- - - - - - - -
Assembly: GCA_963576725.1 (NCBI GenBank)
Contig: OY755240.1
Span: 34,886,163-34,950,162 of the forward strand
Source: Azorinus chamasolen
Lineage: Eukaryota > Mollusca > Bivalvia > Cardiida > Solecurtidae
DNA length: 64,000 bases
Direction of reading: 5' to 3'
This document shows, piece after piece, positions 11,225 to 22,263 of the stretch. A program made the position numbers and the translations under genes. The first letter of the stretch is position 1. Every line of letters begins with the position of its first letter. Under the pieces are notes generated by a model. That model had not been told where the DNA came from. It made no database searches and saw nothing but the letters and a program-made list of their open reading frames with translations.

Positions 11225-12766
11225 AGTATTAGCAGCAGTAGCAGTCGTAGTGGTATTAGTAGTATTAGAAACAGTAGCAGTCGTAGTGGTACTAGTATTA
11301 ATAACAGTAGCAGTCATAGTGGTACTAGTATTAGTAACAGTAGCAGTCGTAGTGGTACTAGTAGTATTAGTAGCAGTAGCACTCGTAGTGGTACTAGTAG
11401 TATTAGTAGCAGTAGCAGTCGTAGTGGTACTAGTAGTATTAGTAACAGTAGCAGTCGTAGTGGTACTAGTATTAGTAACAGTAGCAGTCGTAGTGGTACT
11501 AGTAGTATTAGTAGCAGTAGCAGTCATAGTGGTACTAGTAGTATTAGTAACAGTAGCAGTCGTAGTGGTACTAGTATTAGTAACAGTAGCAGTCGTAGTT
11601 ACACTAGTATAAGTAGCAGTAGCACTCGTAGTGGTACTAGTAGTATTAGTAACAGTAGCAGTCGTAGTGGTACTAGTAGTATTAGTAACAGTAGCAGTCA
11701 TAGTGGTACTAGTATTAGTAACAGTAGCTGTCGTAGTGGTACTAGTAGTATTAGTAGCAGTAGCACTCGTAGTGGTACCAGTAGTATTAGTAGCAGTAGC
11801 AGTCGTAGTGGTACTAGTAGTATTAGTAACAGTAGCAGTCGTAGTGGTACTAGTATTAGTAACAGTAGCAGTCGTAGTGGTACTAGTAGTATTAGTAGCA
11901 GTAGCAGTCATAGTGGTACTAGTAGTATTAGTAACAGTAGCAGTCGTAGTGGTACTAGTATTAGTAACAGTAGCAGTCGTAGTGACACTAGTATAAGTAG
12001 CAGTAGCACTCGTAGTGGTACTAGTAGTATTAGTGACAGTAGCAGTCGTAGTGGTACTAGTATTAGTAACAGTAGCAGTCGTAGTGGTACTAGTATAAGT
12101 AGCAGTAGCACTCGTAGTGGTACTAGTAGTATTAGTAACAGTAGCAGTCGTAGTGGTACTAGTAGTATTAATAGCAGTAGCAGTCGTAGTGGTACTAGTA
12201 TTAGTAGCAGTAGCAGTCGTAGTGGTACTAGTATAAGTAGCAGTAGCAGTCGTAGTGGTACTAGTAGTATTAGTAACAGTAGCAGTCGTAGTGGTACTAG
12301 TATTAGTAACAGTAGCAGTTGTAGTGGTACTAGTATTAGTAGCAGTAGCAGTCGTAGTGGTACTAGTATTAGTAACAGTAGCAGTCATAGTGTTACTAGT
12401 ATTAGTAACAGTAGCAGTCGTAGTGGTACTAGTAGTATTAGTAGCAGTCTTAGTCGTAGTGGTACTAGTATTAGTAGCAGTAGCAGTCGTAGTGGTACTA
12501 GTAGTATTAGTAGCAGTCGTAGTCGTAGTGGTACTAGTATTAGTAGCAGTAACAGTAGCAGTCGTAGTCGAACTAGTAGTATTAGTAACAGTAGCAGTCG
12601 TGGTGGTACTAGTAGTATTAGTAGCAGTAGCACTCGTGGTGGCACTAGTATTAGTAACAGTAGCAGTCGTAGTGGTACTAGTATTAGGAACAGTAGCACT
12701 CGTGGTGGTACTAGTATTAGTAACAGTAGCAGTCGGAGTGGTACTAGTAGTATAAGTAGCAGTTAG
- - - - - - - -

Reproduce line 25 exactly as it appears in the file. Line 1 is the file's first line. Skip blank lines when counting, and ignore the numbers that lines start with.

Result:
12701 CGTGGTGGTACTAGTATTAGTAACAGTAGCAGTCGGAGTGGTACTAGTAGTATAAGTAGCAGTTAG